The humanoid robot Pepper will start shipping this Friday, the CEO of product-owner Softbank announced this week, according to the Wall Street Journal. The news confirms what CEO Masayoshi Son told reporters earlier this month, namely that Pepper won’t be hitting shelves until this Summer. The company said it will ship 300 units to developers, having received much more than the originally planned 200 pre-orders it expected, in order to allow developers to build more apps into the product.
“[Softbank] envisions Pepper as a companion for the elderly, a teacher of schoolchildren and an assistant in retail shops, among other uses. It is one of a number of robotics projects that are aimed at dealing with labor shortages as Japan’s population ages.” – Wall Street Journal
The product will be sold at with a $1,660 upfront price – much less than the production cost of the device – however, it will also carry a mandatory $206/month service charge for the cloud-based artificial intelligence, repairs & more, with a commitment of three years. This totals the cost of Pepper at more than $9,000 over three years – not exactly the everyman’s price range. The company will also provide optional insurance for preferred repair rates.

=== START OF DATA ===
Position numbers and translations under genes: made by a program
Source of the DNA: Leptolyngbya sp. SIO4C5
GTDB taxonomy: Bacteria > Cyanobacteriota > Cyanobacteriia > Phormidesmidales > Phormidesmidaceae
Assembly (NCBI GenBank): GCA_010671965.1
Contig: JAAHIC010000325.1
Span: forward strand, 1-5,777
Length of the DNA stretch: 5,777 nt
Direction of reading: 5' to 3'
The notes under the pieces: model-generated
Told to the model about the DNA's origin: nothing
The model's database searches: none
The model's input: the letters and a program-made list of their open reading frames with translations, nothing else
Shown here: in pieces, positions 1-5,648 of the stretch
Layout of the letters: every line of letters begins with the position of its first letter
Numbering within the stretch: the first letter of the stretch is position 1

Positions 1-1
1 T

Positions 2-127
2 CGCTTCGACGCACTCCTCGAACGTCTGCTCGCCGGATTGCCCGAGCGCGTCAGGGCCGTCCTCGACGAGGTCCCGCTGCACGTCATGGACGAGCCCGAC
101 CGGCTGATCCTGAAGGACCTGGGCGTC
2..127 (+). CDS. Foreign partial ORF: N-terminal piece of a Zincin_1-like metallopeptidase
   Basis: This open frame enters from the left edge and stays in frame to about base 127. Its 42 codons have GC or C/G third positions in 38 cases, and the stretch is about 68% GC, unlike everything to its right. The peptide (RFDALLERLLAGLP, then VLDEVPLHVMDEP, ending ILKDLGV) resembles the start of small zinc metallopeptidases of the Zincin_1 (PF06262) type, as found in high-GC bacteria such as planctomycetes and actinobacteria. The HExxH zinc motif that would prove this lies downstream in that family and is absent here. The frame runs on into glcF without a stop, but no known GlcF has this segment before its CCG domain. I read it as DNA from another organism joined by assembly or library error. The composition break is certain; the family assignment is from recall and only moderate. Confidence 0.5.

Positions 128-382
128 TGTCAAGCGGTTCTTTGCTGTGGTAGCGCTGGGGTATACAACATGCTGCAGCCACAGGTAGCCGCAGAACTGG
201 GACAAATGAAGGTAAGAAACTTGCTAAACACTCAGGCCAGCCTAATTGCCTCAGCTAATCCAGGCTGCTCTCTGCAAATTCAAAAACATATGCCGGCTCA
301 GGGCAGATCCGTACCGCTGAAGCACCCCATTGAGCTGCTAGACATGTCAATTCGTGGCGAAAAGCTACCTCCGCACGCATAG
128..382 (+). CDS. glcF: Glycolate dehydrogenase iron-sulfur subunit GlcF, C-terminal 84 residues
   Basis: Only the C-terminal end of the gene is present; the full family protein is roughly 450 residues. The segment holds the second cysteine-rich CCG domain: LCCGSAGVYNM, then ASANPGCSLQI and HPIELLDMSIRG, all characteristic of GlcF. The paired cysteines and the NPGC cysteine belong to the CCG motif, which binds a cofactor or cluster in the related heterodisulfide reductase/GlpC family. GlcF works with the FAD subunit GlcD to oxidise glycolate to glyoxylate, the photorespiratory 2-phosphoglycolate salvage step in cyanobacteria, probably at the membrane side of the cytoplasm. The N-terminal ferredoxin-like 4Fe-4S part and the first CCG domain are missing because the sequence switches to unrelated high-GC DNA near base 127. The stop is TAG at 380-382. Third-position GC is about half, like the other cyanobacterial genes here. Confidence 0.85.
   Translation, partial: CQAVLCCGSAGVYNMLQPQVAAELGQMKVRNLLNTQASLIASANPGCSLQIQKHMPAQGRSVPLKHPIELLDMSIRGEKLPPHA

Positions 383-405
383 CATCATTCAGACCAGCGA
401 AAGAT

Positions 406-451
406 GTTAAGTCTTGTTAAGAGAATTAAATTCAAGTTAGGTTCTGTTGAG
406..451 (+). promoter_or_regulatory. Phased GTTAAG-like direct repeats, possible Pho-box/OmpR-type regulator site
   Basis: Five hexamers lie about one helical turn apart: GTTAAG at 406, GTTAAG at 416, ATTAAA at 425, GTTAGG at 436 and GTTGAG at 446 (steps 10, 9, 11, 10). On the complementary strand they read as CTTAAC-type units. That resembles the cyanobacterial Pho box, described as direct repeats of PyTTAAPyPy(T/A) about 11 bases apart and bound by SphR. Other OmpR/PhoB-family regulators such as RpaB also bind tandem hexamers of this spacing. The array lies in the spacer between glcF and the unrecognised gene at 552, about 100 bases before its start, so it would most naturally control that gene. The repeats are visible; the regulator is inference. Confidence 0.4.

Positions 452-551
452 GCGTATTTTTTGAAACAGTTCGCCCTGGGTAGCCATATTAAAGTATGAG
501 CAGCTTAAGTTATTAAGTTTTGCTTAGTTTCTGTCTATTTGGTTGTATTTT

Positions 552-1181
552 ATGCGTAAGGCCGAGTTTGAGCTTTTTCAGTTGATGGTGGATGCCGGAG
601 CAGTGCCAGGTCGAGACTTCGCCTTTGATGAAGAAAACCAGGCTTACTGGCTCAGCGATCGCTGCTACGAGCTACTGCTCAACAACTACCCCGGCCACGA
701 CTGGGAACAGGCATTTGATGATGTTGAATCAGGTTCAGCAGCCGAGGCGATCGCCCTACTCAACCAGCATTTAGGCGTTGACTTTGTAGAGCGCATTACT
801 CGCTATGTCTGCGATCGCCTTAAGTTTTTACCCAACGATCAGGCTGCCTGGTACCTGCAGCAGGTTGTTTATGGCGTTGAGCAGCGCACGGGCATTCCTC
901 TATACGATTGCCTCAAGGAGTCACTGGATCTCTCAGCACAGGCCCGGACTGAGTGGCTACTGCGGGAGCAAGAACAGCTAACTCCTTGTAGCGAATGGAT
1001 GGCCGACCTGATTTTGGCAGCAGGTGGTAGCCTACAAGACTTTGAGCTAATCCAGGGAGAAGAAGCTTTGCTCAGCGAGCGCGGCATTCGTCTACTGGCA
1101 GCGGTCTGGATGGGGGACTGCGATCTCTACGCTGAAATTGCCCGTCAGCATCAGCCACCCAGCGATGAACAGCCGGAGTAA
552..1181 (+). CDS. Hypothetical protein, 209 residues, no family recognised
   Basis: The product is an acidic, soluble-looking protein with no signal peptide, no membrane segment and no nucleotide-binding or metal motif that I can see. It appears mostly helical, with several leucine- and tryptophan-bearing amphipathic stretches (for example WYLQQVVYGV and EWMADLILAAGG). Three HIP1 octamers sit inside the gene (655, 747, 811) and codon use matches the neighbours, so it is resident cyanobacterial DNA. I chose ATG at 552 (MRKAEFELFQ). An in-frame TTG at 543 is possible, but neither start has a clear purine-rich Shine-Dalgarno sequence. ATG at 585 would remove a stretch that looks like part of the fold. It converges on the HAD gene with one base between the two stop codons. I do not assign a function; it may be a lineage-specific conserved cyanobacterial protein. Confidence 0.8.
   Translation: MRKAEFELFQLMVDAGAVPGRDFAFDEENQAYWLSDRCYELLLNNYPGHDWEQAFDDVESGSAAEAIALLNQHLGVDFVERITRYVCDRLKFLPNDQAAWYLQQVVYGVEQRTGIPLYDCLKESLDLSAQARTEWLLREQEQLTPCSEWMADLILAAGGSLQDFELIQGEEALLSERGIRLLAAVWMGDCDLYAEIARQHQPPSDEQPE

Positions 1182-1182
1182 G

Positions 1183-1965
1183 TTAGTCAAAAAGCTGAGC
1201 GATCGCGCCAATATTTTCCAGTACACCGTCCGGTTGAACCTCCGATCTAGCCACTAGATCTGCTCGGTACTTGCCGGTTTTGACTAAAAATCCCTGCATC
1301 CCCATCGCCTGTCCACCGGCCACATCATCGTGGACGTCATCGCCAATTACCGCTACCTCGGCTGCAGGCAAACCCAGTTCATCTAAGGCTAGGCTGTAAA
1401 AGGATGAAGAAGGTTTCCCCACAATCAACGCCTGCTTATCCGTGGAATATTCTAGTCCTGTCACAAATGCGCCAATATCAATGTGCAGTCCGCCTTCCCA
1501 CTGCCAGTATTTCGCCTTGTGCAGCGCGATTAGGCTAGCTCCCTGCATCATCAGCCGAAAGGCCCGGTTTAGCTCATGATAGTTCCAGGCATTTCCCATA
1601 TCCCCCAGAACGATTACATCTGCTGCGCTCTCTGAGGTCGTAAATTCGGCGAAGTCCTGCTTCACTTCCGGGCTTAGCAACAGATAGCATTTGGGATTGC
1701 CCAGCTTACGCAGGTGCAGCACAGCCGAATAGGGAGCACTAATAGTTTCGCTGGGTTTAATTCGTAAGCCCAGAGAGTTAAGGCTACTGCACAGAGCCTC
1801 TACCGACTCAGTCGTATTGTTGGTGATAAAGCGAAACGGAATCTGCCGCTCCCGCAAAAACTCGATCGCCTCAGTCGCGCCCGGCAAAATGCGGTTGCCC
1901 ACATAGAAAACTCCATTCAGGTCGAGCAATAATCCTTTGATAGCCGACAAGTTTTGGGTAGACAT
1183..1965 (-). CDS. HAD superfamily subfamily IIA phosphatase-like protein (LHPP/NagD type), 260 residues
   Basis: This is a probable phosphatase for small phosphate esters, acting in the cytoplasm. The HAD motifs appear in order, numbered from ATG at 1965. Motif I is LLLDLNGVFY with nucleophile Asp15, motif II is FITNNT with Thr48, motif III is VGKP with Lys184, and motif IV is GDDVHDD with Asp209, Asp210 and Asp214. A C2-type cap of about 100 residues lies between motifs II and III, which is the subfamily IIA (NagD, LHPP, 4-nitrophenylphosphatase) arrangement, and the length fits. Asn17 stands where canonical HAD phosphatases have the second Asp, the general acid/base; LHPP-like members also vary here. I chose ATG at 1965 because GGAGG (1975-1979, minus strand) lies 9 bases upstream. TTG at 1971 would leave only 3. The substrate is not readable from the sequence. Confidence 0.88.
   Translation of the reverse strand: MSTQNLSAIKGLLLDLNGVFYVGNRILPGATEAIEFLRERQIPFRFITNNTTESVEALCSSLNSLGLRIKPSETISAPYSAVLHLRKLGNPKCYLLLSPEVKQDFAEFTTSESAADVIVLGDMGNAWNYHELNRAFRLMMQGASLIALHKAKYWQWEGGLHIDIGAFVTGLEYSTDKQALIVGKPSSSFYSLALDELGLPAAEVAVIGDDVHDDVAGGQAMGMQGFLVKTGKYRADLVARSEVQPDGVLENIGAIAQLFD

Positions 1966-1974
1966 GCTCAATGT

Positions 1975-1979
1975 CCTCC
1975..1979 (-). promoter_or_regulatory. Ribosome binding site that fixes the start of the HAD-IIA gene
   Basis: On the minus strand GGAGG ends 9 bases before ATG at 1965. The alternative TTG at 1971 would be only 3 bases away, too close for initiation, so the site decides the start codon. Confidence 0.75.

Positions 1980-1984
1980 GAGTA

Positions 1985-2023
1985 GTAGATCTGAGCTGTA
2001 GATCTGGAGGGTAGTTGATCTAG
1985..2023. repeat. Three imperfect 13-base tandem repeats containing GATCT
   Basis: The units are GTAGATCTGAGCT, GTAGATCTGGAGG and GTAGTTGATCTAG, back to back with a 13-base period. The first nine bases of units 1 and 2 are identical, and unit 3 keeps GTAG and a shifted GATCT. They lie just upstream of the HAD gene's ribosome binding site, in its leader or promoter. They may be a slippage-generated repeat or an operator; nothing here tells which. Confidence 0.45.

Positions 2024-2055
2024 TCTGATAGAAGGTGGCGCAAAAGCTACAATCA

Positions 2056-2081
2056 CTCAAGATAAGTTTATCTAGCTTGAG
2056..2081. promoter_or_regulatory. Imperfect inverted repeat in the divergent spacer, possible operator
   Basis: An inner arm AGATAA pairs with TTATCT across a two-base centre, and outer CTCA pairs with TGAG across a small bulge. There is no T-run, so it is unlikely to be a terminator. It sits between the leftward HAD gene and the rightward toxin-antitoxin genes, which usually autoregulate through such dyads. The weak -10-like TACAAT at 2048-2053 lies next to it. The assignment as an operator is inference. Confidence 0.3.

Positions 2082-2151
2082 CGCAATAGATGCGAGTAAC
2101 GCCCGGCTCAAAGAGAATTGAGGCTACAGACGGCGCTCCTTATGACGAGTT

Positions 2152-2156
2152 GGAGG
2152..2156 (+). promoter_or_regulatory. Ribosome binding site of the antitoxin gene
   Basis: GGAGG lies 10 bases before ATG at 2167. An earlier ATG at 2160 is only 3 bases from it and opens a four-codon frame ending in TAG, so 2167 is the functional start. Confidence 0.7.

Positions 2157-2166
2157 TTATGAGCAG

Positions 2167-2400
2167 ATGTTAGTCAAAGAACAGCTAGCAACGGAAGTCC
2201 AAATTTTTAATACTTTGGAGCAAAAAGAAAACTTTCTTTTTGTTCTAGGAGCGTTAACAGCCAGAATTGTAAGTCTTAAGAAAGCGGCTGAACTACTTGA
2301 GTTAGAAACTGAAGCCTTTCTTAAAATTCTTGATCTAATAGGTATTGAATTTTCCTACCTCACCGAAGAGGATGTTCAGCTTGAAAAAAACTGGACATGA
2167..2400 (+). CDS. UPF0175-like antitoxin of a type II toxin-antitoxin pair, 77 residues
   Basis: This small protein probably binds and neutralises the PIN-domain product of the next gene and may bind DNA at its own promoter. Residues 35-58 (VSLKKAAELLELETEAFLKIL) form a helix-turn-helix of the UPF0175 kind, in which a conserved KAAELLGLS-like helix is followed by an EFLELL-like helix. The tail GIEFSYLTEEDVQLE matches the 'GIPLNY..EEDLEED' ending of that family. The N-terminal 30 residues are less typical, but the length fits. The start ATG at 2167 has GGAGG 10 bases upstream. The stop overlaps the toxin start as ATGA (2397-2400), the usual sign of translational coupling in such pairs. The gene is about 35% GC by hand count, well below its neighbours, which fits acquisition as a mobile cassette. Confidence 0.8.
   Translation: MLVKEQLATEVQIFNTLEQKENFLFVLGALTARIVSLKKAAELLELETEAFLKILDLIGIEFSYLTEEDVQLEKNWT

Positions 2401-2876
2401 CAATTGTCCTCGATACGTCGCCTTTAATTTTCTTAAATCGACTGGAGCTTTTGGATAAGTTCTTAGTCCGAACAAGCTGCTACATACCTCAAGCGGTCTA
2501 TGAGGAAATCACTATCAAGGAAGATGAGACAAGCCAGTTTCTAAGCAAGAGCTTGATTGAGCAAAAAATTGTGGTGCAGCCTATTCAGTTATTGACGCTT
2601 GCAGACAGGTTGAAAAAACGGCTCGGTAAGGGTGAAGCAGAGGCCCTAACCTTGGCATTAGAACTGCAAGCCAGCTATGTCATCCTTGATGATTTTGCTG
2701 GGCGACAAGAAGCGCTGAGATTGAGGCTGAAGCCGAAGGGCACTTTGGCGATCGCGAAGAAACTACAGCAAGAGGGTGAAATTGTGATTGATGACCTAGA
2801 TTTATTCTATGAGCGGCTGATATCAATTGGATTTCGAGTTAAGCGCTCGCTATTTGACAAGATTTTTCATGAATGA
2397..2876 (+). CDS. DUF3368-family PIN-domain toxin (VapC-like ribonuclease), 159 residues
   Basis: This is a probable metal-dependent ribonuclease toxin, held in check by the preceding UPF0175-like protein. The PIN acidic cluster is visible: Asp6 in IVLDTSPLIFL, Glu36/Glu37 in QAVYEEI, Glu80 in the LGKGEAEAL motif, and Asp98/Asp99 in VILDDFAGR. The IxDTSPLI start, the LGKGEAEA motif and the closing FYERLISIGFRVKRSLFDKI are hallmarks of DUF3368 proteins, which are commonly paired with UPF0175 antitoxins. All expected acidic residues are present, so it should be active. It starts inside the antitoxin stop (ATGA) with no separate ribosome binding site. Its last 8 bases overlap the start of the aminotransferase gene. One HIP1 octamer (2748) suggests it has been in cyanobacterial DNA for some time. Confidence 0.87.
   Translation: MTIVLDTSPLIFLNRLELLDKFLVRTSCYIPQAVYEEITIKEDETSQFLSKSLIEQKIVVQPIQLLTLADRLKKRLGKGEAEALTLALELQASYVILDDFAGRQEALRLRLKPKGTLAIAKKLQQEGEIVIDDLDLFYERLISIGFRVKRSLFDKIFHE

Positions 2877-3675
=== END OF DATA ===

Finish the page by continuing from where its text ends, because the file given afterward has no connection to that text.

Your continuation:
This month, Softbank also announced a partnership with IBM’s Watson, which will bring Japanese language processing to IBM’s famed Jeopardy-winning supercomputer, while bringing a supercomputer to Pepper.
I wrote last December about the fate of Aldebaran, the French company that Softbank bought three years ago for a robot technology that would become Pepper. The brand ‘Aldebaran’ has already faded into the background, and, with the first units shipping to developers (likely under NDA), we may just see how ready Softbank is to show Pepper to the world.
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Photo courtesy of Japan Times
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